The Feminine Mystique, Expressed In Silks And Satins NPR's Susan Stamberg takes a trip to the Metropolitan Museum of Art, where an exhibition tracks the evolution of the American woman through her sartorial choices — from the corset-bound 19th century ladies who curtsied in imported gowns, to the sirens who lit up the silver screen in slinky ensembles during the 1930s.
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The Feminine Mystique, Expressed In Silks And Satins

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The Feminine Mystique, Expressed In Silks And Satins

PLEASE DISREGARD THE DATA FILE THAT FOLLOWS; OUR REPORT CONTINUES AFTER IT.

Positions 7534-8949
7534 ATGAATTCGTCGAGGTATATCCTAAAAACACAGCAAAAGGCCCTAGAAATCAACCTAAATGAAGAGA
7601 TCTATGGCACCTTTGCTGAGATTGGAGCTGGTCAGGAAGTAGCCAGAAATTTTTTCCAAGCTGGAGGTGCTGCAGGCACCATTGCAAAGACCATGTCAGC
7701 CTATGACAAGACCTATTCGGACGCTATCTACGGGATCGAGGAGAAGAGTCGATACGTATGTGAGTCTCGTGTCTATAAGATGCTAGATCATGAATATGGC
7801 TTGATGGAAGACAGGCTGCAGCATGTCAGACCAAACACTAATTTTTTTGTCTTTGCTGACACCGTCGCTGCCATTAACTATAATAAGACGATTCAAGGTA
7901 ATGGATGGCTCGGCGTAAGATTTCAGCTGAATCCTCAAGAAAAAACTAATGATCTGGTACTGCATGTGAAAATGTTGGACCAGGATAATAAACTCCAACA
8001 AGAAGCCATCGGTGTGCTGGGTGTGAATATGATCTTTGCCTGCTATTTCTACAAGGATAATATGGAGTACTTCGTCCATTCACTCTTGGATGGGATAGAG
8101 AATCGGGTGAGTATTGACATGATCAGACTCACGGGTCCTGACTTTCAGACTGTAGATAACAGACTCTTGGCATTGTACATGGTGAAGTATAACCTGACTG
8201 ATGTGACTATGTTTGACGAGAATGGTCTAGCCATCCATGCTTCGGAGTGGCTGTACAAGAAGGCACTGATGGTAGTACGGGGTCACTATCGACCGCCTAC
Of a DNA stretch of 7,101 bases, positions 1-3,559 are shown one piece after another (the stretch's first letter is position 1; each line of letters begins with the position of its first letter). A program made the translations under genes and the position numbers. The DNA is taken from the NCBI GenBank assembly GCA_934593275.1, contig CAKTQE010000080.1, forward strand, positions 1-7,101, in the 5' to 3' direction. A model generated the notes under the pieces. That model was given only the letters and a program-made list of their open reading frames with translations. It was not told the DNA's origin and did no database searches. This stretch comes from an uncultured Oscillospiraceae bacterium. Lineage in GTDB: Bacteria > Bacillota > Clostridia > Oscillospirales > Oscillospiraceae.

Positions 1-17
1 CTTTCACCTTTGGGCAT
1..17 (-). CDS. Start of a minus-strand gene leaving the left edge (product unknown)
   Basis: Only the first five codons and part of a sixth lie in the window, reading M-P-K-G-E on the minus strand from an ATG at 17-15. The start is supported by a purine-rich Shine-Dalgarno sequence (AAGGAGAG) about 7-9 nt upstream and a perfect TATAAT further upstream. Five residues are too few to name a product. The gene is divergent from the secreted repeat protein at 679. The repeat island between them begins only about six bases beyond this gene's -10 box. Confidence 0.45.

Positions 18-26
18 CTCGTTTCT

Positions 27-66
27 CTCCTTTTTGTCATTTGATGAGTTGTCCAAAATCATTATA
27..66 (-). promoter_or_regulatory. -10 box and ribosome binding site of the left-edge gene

The Feminine Mystique, Expressed In Silks And Satins

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STEVE INSKEEP, Host:

By the way, this month marks a milestone for American women and for the country at large. It was 90 years ago this month that Americans ratified the 19th amendment to the Constitution. It gave women the right to vote.

RENEE MONTAGNE, Host:

In August 1920, the amendment had made it through Congress and most of the states, and then it was up to the state of Tennessee.

INSKEEP: The state House of Representatives was deadlocked, and the vote depended on the decision of one man. He was a 24-year-old legislator named Harry Burn.

MONTAGNE: He was thought to be opposed to ratification, but on that day in August 1920, he carried a letter from his mother in his pocket.

INSKEEP: He later explained his vote by saying: I know that a mother's advice is always safest for her boy to follow, and my mother wanted me to vote for ratification.

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